Yesterday Herself and I did our second and third spinning demonstrations. I had ruthlessly greased and oiled Ertoel Emma, my treadle wheel and she is now working a great deal better. Added to that we had more time than we had for any of our previous demonstrations but I still overspun shamelessly as though the devil was after me, forgetting what we were told when, in the very olden days, D3 and I attended spinning lessons (that was in the days before Internet and very much before U-Tube) "slow treadle to spin and go like the clappers when plying".
However, the audience was very uncritical except for one little boy who took one look at Emma and said to me, 'I know what that is for; it is to make gold.' I told him that I was sorry but I wasn't able to make gold on Emma. "Ah," he said, "then it makes straw".
I am not sure where he got his information from; Herself is intending to tell the class the story of Rumplestiltskin next week and I doubt if the woes of Eros and Psyche is a fit story for six-year-olds. I can't recall any other straw-to-gold stories offhand but most fairy stories I discovered myself so I could have missed some. My family was more into Winnie the Pooh, Little Ragged Blossom and the big bad banksia men (Snugglepot and Cuddlepie by May Gibbs for non-Aussie readers).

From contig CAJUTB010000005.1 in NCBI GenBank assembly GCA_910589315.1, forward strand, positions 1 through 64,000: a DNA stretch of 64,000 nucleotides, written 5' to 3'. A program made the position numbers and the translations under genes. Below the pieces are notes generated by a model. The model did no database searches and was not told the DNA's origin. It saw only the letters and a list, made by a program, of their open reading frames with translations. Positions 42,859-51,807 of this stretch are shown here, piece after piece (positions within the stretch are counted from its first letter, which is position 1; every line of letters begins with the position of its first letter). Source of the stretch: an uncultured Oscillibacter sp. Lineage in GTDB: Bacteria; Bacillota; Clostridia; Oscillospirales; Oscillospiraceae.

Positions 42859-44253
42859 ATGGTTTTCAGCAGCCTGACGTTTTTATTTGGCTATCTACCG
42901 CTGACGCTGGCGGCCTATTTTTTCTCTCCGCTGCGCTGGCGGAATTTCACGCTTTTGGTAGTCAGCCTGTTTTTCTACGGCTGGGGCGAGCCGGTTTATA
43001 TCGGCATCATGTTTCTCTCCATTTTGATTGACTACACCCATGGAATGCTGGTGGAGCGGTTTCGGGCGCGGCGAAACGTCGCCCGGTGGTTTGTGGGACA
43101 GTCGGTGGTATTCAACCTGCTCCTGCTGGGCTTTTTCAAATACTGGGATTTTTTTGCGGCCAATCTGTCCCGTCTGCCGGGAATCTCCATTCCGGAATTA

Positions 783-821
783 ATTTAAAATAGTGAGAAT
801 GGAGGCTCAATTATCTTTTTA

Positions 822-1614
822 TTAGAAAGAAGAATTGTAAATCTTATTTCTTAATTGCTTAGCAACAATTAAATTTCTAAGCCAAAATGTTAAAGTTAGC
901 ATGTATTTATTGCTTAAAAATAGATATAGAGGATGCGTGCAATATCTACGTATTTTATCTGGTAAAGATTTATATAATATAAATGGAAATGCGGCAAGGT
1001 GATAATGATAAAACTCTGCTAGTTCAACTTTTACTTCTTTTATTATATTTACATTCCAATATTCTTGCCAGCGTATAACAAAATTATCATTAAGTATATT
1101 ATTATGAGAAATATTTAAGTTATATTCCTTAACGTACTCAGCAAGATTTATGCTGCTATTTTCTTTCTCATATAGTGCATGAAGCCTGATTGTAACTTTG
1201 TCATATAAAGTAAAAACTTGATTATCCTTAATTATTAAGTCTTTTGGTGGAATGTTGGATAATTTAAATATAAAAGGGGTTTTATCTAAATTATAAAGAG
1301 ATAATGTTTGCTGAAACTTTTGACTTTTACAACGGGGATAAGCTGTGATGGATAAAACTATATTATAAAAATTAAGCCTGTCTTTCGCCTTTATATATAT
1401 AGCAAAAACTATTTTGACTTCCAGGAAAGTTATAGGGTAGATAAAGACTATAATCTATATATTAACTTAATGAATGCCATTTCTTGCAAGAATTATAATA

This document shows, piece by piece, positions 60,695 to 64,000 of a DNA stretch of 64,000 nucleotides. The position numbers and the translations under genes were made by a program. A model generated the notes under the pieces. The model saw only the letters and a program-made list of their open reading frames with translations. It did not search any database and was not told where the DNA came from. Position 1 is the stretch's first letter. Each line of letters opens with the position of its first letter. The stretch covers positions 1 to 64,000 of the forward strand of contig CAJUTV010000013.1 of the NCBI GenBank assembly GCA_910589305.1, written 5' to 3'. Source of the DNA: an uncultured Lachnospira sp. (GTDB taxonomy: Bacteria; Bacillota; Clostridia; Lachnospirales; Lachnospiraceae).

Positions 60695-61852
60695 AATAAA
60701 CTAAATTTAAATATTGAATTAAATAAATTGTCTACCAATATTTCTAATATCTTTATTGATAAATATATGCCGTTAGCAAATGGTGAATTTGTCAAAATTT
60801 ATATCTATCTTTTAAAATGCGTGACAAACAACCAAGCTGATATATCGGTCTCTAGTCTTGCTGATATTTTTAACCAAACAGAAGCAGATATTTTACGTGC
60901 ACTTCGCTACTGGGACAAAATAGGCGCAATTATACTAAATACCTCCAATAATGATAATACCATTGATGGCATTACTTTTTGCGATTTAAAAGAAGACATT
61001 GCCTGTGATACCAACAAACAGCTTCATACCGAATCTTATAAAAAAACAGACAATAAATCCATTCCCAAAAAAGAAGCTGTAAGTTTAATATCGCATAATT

Talking of fairy stories, my American nephew-in-law has just discovered the existence of drop bears, a strictly Australian phenomenon. There is a great deal about them on the internet but basically they are a kind of Koala which lurks in trees and, with all fangs and claws exposed it drops onto the heads of unlucky tourists and rips them up in a rather hostile way. As I understand it, they prefer Scandinavian tourists but all trekkers are advised to speak with an Australian accent and avoid walking under trees.
Edited to add that hearsay suggests that a smear of Vegemite behind the ears may act as a drop bear repellent.